A Mercer County man is in the doghouse with his local community after it became apparent that his ailing mother’s stories of traveling the globe with him actually described a visit to Pittsburgh, some 70 miles away. He had promised he would take her to see the world before she died, but then calculated that her lifetime savings would barely cover the high cost of the trip. Determined not to let the woman who gave him life down, and equally determined to preserve his inheritance, he decided to give her the trip of a lifetime by taking her to Pittsburgh and using it as a stand-in for multiples countries spanning three continents.
“It’s not called the city of neighborhoods for nothing!”
He was aided in this by her fear of flying, which meant she was only too happy to take sleeping pills and valium well in advance of boarding an airplane. He decided to start out with the easiest country first, so after a drive to the Pittsburgh International airport followed by a medicated snooze in the cell phone parking lot, they were on their way through the Fort Pitt tunnels and soon strolling the streets of Bloomfield.
“She enjoyed our trip to ‘Italy’ very much, though she was slightly disappointed to learn that Venice was flooded and therefore closed to tourists. We ate in McDonalds a lot to save money, which was easy to explain away as they’re all over the world.”
What was less easy to explain away was the presence of a Giant Eagle store in South Africa, though he eventually got her to accept that she must have imagined it, just like she did with the ShurSave in Rome. He admits to feeling some guilt over exploiting her extremely sheltered rural upbringing when misrepresenting Beltzhoover and Larimar as Cape Town and Johannesburg, respectively, with a Safari trip to Highland Park in between.
“She seemed to like it, though.”
He had hoped that would be enough but she reminded him that he promised Ireland would be on the itinerary. That seemed too difficult to pull off until he realized that trips to Ireland largely consist of visits to pubs around the country. After yet another spell in the cell phone parking lot they were on their way. When she remarked that all the airports and cities looked the same, he assured her that this was because the rest of the world had all used the same group of architects to rebuild after the devastation of WWII.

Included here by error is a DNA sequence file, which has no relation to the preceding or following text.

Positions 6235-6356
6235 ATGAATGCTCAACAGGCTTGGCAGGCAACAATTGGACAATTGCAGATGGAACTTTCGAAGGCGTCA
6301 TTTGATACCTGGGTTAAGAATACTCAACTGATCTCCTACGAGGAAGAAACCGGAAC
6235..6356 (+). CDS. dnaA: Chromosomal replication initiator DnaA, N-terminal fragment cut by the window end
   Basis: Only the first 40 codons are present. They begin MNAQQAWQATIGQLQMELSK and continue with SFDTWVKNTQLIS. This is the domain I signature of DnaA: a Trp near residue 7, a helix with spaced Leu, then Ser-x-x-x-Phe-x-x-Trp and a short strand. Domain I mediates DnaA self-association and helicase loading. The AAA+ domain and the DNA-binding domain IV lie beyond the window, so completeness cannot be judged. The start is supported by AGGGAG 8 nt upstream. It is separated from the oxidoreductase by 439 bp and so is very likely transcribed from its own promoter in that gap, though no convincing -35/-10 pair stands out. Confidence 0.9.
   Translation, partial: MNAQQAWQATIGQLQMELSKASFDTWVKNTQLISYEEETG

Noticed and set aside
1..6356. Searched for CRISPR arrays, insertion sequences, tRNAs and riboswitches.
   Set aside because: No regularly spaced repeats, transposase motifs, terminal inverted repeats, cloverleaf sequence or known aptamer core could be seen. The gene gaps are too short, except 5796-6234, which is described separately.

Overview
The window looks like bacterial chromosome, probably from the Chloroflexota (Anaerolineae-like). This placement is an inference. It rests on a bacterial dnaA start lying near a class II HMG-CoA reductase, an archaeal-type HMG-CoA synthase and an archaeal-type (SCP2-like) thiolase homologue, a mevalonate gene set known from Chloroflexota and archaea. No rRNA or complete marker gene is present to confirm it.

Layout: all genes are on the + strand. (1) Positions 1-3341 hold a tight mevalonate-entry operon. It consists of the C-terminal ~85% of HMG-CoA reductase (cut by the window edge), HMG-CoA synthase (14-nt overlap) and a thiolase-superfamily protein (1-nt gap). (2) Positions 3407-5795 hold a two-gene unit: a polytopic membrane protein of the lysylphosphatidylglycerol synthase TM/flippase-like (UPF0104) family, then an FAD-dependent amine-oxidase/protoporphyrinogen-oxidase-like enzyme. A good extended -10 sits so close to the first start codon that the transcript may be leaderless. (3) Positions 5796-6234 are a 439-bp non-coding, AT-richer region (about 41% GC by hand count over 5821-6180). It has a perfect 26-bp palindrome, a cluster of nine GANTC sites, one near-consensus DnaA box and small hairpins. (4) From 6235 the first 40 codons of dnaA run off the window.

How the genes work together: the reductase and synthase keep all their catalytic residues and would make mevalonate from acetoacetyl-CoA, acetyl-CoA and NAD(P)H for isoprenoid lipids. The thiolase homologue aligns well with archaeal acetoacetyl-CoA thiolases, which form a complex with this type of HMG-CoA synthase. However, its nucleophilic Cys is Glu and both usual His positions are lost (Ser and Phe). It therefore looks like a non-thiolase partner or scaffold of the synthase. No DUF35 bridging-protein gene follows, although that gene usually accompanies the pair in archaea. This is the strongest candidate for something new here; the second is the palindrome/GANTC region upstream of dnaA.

The driving tour of Ireland consisted of looping the Yellow Belt with excursions into Dublin (Riley’s Pour House in Carnegie), Cork (Mullaney’s Harp & Fiddle in the Strip District), Galway (Claddagh in the Southside Works), and, demonstrating his pitiful level of research, Glasgow (Pipers Pub on Carson Street), even though that city is not in Ireland nor reachable from there by car alone. Fortunately his error was not realized. She also wanted to visit the Cliffs of Moher, but he explained they were unfortunately closed for repairs, and, anyway, they had an early plane to catch to Munich, Germany (Deutschtown on the Northside).
Once they got into a rhythm he was able to add an impressive number of countries to the list, including Ukraine (McKees Rocks), Israel (Squirrel Hill), Croatia (Millvale), Russia (Greenfield), Slovakia (Munhall), Hungary (Hazelwood), China (CMU campus), and India (Sri Venkateswara Temple in Penn Hills and the Taj Mahal restaurant on McKnight Road). Unfortunately for the cheapskate son, the successful trip only increased her desire to see the entire globe before her demise, which no longer appears to be quite so imminent.
“She’s determined to go to Central and South America now, but Hispanics & Latinos only account for around 2% of Pittsburgh’s population, so I guess I’ll just have to bite the bullet and take her to Hartford, Connecticut.”
He insists he has the best of intentions, and recently took a demented uncle on a no-expense-spared globetrekking cultural expedition, otherwise known as a tour of the Nationality Rooms in the Cathedral Of Learning building in Oakland.